The latter question is more arcane than it might facially appear. While governmental actions are subject to challenge, most governmental action is reviewed by a trial court not as to whether the opinion was right or wrong, but whether the official "prejudicially abused his or her discretion" in making the determination being challenged. Discretion is abused whenever, in its exercise, the official exceeds the bounds of reason, all of the circumstances before it being considered. The burden is on the party complaining to establish an abuse of discretion....”
To put that another way, it is arguably possible for the AG to have been wrong (factually) in issuing her certification, but also possible for her not to have abused her discretion in deciding a question of fact.

The final result will be interesting.
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Old May 29, 2017, 07:41 PM   #53
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Interesting in the sense of the Chinese/Hebrew curse??
(May you live in interesting times!)

OK, so, in small words (that are easier for me to type );

The AG's decision could be found to be wrong, BUT, the AG could be found to have made no error in making the wrong decision??

Is that about right?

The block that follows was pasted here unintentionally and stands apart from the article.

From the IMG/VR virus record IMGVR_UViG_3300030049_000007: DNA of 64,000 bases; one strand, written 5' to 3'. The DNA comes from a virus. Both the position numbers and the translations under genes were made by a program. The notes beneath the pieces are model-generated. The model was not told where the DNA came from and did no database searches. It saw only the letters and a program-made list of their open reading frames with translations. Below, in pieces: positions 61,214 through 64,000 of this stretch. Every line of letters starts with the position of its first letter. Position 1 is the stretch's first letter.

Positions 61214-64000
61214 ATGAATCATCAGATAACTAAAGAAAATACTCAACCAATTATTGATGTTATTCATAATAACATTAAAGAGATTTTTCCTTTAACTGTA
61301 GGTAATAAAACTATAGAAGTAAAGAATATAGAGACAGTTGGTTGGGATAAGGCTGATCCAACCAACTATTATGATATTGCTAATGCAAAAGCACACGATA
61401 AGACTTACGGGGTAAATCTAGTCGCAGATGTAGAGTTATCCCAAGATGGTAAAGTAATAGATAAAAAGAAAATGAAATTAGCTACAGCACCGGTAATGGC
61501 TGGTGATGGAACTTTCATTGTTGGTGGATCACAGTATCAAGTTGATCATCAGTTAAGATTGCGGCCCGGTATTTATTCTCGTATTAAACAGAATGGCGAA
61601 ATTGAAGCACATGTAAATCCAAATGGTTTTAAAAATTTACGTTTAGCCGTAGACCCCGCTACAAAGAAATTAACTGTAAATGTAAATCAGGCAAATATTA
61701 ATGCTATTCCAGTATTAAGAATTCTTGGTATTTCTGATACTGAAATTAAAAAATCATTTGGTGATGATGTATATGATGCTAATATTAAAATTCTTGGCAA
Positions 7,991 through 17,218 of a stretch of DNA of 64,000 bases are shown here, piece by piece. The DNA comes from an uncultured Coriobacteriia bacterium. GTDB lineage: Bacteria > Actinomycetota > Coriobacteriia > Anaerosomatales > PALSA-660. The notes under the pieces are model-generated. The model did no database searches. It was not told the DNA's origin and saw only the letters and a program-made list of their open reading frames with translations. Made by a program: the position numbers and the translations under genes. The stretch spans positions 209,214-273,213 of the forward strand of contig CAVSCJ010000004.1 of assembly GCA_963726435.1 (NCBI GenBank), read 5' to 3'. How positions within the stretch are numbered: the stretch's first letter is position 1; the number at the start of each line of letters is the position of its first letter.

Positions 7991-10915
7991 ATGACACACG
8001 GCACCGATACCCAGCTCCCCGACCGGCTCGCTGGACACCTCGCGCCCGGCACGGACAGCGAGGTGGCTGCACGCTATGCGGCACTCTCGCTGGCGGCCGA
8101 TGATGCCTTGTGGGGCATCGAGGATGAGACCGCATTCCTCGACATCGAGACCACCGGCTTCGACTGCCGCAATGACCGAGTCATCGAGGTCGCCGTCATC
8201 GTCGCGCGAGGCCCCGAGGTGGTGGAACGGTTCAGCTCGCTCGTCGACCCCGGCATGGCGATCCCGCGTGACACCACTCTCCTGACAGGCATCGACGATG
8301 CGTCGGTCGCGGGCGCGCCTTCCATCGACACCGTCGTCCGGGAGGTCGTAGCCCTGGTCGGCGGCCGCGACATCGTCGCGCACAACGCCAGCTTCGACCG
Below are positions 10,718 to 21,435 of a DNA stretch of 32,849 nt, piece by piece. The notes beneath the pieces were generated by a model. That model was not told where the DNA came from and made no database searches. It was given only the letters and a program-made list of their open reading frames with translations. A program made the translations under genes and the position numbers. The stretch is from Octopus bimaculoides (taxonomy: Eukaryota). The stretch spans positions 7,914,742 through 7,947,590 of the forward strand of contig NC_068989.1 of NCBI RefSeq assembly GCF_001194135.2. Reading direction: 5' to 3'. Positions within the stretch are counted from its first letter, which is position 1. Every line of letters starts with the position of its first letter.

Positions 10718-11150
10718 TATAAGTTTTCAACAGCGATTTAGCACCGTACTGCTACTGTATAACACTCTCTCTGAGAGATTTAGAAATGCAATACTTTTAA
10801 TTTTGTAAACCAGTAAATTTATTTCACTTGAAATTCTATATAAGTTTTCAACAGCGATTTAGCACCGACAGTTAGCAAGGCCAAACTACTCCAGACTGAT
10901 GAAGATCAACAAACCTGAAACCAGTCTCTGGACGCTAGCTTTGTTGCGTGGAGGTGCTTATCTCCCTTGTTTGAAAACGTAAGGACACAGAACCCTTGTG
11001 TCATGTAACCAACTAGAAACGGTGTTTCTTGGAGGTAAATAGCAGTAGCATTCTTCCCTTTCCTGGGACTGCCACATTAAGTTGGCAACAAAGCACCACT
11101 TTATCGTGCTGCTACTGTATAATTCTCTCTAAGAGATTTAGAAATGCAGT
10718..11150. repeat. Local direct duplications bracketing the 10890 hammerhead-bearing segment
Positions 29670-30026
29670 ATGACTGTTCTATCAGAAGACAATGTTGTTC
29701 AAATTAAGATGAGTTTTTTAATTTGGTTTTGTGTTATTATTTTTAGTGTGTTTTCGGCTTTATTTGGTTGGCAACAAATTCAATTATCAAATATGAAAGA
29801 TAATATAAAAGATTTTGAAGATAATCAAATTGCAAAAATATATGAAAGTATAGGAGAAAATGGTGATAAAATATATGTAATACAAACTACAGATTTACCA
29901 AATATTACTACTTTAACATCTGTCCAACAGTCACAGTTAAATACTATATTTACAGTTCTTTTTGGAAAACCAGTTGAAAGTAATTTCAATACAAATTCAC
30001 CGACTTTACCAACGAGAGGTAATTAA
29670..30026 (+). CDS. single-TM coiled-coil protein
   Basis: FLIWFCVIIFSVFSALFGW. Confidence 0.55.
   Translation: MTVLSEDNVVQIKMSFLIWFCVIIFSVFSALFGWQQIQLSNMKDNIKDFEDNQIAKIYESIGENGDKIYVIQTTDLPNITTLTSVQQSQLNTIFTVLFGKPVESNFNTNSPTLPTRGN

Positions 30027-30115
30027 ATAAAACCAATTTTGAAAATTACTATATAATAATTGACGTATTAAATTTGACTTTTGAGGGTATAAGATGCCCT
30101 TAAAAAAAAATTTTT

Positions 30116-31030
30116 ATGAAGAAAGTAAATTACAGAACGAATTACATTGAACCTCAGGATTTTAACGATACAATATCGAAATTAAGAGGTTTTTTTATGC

IF so, where does it go, then???
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Old June 7, 2017, 12:56 AM   #54
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Let me put it this way--the deck is stacked in favor of upholding official action. An official act/decision will be overturned pretty much only if it is entirely illogical and irrational. (Insert flowery language: "exceeds all bounds of reason.") If a "reasonable" official could have made the same decision, even if the decision is wrong, the decision stands.
Even if this standard is applied, the case still has a pretty good chance of success, because by no measure does any existing technology stamp a casing in two places as explicitly required by the statute. The technology upon which the AG relied stamps the primer only and no other location. Not only is it arguable that a stamp on the primer does not suffice as being on the case, but it is abundantly clear that one stamp is not two separate places.
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Old June 7, 2017, 04:36 AM   #55
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Although I agree with you, you have to look at what state this is taking place in and who controls the government/courts..

I think the outcome is self explainatory.
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Old June 7, 2017, 11:02 AM   #56
ShootistPRS
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Micro-stamping has been shown to be a failed technology. The stamping on the firing pin is difficult to read on the first few rounds fired and it wears rapidly. After a box of shells (50) have been fired it is unlikely to be able to be read at all.